“Art” does not always appear on walls. In fact, for the grand majority of “artists”, their “artworks” are not displayed on gallery walls or on plinths inside grand institutions until they have struggled through many years of working to establish themselves as “artists.” At this point, you might ask yourself what constitutes an “artist”? Must they use a paintbrush? Or can they use a camera, fabric, clay, make-up, musical instruments, or whatever other means they choose to make this “art.” Before “artists” begin to make appearances with their work inside galleries – and indeed some never do exhibit publicly, or even consciously make the decision not to – many “artists” get their start on paper, on the pages of magazines, allowing their work to be seen in a tactile, portable version of what might in reality be significantly larger. One such magazine is Twin, a biannual London-based publication that combines art and fashion behind a glossy hardback exterior. Now, after ten years and around two dozen issues, the team behind Twin is exhibiting some of their favourite features – as well as behind the scenes images – to celebrate a decade of publishing.
Founded by Becky Smith in 2009, Twin has presented the work of everyone from artist Louise Bourgeois to photographer Boo George. Curated in collaboration between Smith, art editor Francesca Gavin, gallerist Antonia Marsh, image director Holly Hay and fashion editor Naomi Miller, the exhibition – titled Twin X – is divided into four sections: Photographers, Models, People and the Unseen.
Curatorially, Smith made the initial edits, but the final image selection was made through a collaborative and democratic process. “Everyone tended to like the same work”, explains Smith, adding, “The hardest bit was getting images large enough as the scale was a big factor in the space.” The venue – The Store X – is a prime space in central London, with large walls and high ceilings, proving a generous exhibition venue. That said, the paper quality and framing had to be perfect. “Making sure the quality was 100% was a slow and precise process”, explains Smith, whose extra-large images include photographs of Chloe Sevigny and Gia Coppola.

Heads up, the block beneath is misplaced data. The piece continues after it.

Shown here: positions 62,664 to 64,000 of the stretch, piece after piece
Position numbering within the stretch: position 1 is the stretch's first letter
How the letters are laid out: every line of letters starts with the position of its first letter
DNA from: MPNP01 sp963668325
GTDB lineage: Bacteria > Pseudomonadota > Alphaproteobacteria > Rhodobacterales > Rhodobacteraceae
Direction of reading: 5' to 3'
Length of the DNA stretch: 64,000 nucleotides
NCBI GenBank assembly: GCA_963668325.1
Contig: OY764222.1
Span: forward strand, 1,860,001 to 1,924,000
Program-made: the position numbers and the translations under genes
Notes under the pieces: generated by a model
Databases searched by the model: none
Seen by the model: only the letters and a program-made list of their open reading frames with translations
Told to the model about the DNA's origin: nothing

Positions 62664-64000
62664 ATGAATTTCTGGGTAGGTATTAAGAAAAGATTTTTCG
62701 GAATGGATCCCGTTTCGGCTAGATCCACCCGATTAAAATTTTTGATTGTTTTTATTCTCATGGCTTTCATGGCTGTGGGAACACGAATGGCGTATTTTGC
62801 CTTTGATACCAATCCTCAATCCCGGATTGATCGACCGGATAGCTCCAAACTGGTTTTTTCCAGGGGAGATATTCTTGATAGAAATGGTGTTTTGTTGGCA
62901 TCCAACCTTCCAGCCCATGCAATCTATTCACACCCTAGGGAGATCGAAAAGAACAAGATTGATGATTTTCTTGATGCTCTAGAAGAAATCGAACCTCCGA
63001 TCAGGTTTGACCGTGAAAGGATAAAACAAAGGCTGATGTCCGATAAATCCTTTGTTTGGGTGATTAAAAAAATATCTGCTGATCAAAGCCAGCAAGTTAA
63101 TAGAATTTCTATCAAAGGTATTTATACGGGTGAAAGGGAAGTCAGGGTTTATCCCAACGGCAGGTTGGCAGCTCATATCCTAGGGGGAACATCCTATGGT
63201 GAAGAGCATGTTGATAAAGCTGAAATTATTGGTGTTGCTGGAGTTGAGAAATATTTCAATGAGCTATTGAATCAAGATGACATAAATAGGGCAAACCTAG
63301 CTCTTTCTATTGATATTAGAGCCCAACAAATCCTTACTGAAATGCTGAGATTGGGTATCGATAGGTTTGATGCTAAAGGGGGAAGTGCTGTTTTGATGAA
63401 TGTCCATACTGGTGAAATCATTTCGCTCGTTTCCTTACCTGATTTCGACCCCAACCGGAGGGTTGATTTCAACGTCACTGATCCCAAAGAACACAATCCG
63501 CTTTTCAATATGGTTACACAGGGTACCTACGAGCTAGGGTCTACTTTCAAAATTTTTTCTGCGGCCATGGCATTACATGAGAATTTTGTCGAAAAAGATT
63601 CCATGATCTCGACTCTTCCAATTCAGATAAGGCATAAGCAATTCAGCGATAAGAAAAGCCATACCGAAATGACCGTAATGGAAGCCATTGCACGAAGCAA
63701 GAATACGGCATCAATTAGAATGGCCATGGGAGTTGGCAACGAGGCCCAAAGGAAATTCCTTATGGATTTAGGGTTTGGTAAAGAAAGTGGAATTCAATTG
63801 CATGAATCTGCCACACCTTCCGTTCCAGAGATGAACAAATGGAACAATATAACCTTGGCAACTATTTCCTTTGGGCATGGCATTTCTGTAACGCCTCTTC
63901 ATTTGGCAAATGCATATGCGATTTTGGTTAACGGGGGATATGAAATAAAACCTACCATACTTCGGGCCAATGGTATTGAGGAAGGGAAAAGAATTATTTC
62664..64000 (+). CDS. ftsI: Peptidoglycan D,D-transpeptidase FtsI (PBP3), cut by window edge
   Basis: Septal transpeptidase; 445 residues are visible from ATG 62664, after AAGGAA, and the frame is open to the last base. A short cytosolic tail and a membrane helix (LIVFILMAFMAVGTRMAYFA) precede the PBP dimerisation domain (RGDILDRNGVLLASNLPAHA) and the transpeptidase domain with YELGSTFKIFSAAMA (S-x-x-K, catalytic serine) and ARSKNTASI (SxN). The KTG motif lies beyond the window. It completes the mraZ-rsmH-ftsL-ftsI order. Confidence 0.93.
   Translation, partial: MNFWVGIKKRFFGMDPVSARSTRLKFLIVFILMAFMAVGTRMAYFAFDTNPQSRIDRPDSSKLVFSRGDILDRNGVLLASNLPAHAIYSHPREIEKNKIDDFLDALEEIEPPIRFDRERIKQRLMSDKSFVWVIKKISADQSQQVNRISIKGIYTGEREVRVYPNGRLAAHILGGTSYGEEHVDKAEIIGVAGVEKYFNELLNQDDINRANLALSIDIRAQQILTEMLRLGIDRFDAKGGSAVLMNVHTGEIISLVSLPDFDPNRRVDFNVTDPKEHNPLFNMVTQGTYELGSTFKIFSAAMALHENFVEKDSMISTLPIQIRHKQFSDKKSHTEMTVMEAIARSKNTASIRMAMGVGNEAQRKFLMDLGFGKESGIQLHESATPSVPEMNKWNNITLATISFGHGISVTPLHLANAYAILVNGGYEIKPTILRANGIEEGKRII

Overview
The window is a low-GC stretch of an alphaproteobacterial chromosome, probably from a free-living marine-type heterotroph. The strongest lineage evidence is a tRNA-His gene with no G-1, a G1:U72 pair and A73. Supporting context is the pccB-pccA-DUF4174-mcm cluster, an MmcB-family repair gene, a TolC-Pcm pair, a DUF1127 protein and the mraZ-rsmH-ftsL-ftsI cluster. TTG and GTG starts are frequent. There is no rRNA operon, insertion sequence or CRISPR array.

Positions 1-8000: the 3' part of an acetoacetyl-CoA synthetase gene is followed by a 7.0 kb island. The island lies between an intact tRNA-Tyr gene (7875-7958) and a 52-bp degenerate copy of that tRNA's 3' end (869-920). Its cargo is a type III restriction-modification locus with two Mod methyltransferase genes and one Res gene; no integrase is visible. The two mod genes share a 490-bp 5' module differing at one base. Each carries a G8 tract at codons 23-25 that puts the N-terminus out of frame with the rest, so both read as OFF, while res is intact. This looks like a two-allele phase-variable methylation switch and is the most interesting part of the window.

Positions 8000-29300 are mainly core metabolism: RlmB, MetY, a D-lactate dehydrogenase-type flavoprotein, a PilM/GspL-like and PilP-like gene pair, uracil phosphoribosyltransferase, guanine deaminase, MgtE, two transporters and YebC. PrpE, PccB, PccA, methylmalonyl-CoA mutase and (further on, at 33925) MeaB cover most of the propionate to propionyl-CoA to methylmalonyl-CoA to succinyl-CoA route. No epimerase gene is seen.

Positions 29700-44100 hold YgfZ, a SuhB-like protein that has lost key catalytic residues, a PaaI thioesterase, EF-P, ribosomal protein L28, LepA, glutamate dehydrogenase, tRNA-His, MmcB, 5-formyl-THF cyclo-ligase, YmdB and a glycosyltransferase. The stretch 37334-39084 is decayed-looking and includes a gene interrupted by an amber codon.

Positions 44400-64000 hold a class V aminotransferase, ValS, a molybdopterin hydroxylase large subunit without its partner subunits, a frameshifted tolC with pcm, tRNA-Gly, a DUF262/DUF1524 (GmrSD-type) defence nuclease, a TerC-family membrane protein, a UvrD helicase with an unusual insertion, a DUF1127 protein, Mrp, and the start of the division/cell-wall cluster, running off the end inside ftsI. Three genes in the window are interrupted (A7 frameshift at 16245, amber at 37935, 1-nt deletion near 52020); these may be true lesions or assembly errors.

Twin X combines art, fashion and photography, consisting of a series of specially commissioned editorial images that focus on independence and individualism. As a bonus, the exhibition’s Unseen section features never-before-seen outtake images from Twin’s photographic archive. Speaking to Brown about the future of print magazine publishing, she explains that the care given to Twin proves that print magazines are not in danger of expiration. “Some monthly/weekly magazines might be dying but making something to cherish and keep will always be needed”, she explains, “We work in both digital and print…hence Twin Studio – [Twin’s sister company, a London-based agency that delivers engaging content for fashion and art-driven brands] – has now been set up to facilitate other work and projects that sit nicely alongside a magazine.”
Being published in an affordable format, the photographers, designers and artists featured in Twin can be bought and consumed by a wide visually oriented audience. The show at The Store lifts these images from the page, transforming them into a larger format of the “art”, dazzling its viewers on a grander scale. “[In the next decade Twin will be] bigger and better hopefully”, Smith says, “The magazine is now over 300 pages of pure content without advertising. We have been slowly growing and just to survive in this climate we should be thankful because it’s quite a tough game.” While it must certainly be tough to sustain a print publication, with the faces of Alek Wek, Guinevere van Seenus and Doutzen Kroes splashed across its pages; it is unlikely that Twin will struggle in its next chapter.
Twin’s London show proves that “art” which begins on paper – and in magazine format – is just as at home on the walls of a large exhibition venue as it is on a coffee table.
Twin X is on display at The Store X, Surrey Street, 180 The Strand, London, WC2R 2ND between 31 January and 3 February 2019